by John S
Movie Postmortem is a monthly series that reviews certain films which showed promise but misfired (critically and/or commercially) upon initial release. Join us in our attempt to find out exactly what the hell happened.
The Casualty: Licence To Kill
The Case History: Summer 1985. James Bond is doing well at the box office, despite practically being of retirement age. A View To A Kill, the 14th entry in the durable series, stars Roger Moore in his 7th outing as 007. Moore half-jokes that he needs to step down because, at 57, he is actually older than his latest Bond Girl’s mother. Everyone, including him, knows he’s right.
by Xoe Amer
The logic is nightmarish. The animation achieves Freudian-levels of uncanny. They’ve got hot chocolate.
A Brief, Incredulous Summary:
A boy who has become disillusioned about Christmas is coerced by a train attendant to board a magical train that appears outside his house to visit Santa Claus at the North Pole.
This film has a joke in which a scream of pain is the punchline.
This is a film in which Tom Hanks talks to himself in different voices.
In order to make use of gratuitous 3D animation, a mama eagle feeds its baby eagle literal TRASH.
by John S
With the recent release of Jason Bourne on home video, now’s the perfect time not only to review the angst-ridden, memory-challenged CIA assassin’s latest thrill ride, but also to take a stroll down cinematic memory lane and explore the genesis of the Bourne franchise, which has had a significant impact on the Action, Thriller, and Spy genres and some of their franchises. Not to mention sales of Dramamine (Heeeeeello, Shaky Cam). Read More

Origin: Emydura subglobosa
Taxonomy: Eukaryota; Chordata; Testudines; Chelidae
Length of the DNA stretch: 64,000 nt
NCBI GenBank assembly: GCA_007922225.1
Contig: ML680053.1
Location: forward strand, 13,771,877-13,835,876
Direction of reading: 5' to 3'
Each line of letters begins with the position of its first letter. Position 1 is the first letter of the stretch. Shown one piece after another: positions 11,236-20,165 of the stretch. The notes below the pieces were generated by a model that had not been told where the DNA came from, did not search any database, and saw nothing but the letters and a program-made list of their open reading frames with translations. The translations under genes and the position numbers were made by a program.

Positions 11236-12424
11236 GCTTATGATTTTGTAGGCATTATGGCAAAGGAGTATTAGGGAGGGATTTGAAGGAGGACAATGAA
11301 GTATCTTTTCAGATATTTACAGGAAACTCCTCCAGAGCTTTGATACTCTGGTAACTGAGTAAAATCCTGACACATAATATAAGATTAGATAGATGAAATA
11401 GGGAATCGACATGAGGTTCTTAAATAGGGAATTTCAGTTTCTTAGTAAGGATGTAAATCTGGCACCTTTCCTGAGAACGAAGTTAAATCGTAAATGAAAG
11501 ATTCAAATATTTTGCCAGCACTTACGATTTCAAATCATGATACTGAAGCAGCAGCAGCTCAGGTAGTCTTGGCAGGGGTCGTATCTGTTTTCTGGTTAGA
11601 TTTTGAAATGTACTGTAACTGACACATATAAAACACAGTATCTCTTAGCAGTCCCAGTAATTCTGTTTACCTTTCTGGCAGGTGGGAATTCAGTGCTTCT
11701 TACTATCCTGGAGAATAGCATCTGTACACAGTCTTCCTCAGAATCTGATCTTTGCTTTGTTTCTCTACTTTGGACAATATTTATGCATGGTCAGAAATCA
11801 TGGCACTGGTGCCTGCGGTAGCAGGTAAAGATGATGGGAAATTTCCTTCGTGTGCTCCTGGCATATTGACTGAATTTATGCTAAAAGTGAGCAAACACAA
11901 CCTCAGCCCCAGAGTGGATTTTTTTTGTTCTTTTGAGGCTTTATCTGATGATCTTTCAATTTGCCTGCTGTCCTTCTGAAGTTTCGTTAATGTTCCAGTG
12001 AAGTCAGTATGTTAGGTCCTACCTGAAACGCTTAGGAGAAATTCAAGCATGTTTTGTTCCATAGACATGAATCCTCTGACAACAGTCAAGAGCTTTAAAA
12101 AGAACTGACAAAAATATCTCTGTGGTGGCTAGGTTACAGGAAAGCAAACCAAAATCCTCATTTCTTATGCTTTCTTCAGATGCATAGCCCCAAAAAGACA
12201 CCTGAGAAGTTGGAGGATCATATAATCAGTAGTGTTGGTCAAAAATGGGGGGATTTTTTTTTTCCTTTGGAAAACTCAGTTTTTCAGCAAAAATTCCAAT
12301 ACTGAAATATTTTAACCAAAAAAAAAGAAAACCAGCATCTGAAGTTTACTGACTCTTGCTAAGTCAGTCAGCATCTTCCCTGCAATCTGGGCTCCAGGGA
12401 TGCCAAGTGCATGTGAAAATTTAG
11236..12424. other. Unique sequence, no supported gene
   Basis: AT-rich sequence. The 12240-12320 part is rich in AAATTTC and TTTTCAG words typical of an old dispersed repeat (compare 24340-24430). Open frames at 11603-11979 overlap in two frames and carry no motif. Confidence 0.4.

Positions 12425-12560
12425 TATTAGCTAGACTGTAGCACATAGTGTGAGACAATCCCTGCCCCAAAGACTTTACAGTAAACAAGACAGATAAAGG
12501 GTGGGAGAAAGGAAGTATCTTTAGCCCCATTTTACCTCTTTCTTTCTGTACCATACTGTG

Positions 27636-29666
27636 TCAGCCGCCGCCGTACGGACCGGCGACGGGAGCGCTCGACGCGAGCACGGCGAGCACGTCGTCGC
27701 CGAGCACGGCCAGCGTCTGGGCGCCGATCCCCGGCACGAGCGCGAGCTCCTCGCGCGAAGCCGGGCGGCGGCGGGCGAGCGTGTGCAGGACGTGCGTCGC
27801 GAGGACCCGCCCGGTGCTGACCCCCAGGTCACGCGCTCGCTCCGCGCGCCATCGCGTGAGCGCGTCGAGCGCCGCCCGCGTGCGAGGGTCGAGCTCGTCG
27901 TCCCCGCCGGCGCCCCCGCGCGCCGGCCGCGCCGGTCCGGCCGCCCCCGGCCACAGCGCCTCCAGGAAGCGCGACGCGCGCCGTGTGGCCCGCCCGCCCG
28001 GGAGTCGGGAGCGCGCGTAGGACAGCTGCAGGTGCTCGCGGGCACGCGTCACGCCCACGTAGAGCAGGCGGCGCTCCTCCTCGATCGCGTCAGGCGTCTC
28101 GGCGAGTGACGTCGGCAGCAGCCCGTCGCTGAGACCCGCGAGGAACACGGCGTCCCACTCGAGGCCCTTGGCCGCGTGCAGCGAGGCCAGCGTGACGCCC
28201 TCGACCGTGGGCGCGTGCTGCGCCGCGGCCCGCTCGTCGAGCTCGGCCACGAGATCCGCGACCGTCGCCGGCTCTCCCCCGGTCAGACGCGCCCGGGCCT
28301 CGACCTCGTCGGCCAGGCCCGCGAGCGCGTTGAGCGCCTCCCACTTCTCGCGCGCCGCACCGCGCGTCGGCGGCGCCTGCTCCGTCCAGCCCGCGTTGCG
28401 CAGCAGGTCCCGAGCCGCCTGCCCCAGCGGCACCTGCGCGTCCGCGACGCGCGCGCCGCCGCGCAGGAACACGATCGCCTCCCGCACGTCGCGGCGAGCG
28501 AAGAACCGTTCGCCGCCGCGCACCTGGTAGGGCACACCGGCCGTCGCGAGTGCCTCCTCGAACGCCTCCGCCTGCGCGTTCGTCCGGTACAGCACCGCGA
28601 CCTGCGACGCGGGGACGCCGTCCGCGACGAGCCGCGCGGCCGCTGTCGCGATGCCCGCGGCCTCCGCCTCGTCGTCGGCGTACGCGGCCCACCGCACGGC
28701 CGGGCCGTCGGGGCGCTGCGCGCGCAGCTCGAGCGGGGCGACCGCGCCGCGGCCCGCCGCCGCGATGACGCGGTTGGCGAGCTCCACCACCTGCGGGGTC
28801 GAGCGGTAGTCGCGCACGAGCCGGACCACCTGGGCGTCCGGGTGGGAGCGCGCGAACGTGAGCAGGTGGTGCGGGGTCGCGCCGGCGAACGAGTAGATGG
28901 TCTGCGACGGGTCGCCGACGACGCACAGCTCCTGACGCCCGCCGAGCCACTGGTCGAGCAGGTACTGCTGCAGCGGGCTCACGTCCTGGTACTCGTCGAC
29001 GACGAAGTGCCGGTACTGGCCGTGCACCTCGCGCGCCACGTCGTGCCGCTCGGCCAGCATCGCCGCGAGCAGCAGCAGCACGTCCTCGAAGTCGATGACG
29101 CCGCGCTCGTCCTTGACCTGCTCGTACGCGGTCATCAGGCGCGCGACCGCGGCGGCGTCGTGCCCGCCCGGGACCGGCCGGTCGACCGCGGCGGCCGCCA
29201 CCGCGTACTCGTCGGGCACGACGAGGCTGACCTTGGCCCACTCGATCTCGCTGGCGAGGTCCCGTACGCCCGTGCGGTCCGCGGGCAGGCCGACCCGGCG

by Ryan Swen
The various films of Joel & Ethan Coen have as many similarities as differences, pinwheeling freely through genres, locations, and time periods with abandon. But curiously, only two of their films have taken place during wintertime: Inside Llewyn Davis and perhaps their signature film, Fargo. The two share little in common aside from the signature Coen Brothers wit and the fact that they are among the most acclaimed of the duo’s films—one is centered around a kidnapping and murder investigation in 1987 Minnesota, featuring two protagonists, while the other follows a single folk singer in 1961 New York over a variety of misadventures—but the climate seems essential to both. For the Coen Brothers, winter doesn’t represent holiday cheer, but rather bitterness and the unknown. Their standard fatalism is only amplified in the fields of snow, and the folly of men becomes ever more apparent. Read More
by Evan J Peterson
This Sunday, join us for our SHRIEK holiday party at Naked City Brewery in Greenwood for Black Christmas! This 1974 Canadian horror film helped start the slasher film trend in North America, but there’s a lot more to it than there is for most of its knockoffs. Come for the drinks and the Babeland gift bags, stay for the horror film and the community discussion.
Tickets available here.
Stats on Black Christmas (1974)
Country of origin: Canada
Director: Bob Clark
Writer: Roy Moore
Major actors: Olivia Hussey, Margot Kidder, Andrea Martin, Keir Dullea, Jon Saxon
Score: Carl Zittrer
Sexual Assault: obscene threats via phone
Major Protagonists: female